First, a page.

CORPORATE LAW


A partnership is a business entity that acts like a sole proprietorship but with partners who share the business’ profits and debts. There are general partnerships, limited partnerships, and limited liability partnerships.

General Partnership

If you have a business in Orlando or in the counties of Orange, Seminole, Osceola, Hillsborough, Pinellas, Volusia, Polk, and Alachua, you could form a general partnership where you and your partners share equal rights and responsibilities in operating the company but assume full personal liability for any debts. The agreement can also establish which partner has authority to make decisions and how the profits are distributed.

One partner, though, can enter into a contract that binds all the partners. Any profits pass to the owners and each pay income taxes at whatever is their individual tax rate. Each partner is permitted to offset taxable income from other sources if there are partnership losses, called “pass-through” losses.

Limited Partnership

This type of partnership has at least one general partner and one or more limited partners. The general partners assume personal responsibility for the debts and obligations of the business and have exclusive control of the management of the business.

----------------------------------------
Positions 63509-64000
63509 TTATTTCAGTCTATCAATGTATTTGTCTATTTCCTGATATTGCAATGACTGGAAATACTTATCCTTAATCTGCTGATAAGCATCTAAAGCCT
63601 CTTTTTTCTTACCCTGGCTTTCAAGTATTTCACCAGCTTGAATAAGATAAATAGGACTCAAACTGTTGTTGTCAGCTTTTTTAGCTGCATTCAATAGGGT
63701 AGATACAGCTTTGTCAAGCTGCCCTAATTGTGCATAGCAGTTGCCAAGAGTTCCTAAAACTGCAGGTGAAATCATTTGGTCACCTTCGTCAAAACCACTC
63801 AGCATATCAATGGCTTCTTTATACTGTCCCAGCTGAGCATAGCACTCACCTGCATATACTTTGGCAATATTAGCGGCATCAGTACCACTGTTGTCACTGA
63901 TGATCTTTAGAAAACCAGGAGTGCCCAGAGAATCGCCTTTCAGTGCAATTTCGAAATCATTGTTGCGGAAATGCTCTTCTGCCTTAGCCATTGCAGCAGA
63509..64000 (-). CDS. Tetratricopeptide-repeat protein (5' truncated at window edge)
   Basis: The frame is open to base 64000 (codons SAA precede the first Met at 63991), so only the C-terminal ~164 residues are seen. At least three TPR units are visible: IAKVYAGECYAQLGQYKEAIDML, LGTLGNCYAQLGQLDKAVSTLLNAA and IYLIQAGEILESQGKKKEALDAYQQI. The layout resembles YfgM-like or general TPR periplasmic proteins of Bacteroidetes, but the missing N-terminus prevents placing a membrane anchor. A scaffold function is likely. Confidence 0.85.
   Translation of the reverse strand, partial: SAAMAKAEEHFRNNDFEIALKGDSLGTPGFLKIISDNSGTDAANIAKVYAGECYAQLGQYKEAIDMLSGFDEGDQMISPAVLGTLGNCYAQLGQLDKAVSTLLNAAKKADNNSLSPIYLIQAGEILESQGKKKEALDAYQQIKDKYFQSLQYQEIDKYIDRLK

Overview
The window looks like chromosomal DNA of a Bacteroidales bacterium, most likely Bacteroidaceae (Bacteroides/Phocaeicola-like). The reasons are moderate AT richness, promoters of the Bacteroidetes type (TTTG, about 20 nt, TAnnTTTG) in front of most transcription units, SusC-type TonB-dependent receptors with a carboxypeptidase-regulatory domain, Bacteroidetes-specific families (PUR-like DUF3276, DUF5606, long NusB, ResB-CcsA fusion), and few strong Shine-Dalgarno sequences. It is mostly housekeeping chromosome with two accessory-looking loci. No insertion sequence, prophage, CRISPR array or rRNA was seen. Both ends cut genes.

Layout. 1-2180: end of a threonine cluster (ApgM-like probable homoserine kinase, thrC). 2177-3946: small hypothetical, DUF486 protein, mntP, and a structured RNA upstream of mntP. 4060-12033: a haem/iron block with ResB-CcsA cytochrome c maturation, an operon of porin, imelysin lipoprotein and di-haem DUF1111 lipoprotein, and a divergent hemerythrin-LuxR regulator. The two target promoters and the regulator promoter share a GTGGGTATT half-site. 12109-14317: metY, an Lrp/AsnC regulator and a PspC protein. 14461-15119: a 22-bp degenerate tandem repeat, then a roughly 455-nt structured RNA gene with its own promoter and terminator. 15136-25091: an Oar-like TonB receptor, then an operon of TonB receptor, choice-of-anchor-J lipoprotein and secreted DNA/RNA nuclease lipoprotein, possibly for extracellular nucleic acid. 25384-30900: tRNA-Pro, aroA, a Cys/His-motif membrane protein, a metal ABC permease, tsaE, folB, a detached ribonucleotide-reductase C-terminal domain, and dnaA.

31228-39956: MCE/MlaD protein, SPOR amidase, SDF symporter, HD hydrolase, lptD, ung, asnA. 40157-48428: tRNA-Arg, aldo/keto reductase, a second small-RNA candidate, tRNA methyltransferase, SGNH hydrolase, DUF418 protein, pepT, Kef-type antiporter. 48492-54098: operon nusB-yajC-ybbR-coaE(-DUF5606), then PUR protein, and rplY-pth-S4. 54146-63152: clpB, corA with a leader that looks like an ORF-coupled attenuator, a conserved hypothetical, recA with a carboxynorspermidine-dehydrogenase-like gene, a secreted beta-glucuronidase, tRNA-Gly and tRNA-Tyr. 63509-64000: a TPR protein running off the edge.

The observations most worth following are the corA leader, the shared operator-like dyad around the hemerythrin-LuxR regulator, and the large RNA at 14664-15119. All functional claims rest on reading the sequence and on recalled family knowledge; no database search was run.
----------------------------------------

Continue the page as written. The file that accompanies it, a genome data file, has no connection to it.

Limited partners do little and do not participate in managing the business but their exposure to risk is limited to whatever they invested. They and the general partners share in the profits and losses and can also offset taxable income from other sources if there are losses.

Limited Liability Partnerships (LLP)

In Florida, an LLP is a state registered partnership usually formed by those practicing professional services, such as those procativing law, public accounting, or architecture. It is a business arrangement whereby some or all the partners have limited liability, meaning that the partners may not be liable for another partner’s misconduct or poor business practices.

Like a general partnership, one partner can enter into and commit all partners to obligations under a contract regardless if they consent or not. All property and funds are owned by the partnership as well. The partners can establish how the firm is managed.

Partnerships can be complicated. If you are forming a partnership or are encountering legal problems in one, consult the partnership attorneys from the Morey Law Firm, P.A.

Our lawyers are skilled and knowledgeable in all facets of partnership law and can properly advise you on all your partnership issues and needs. Contact the Morey Law Firm, P.A. today at 407-426-7222.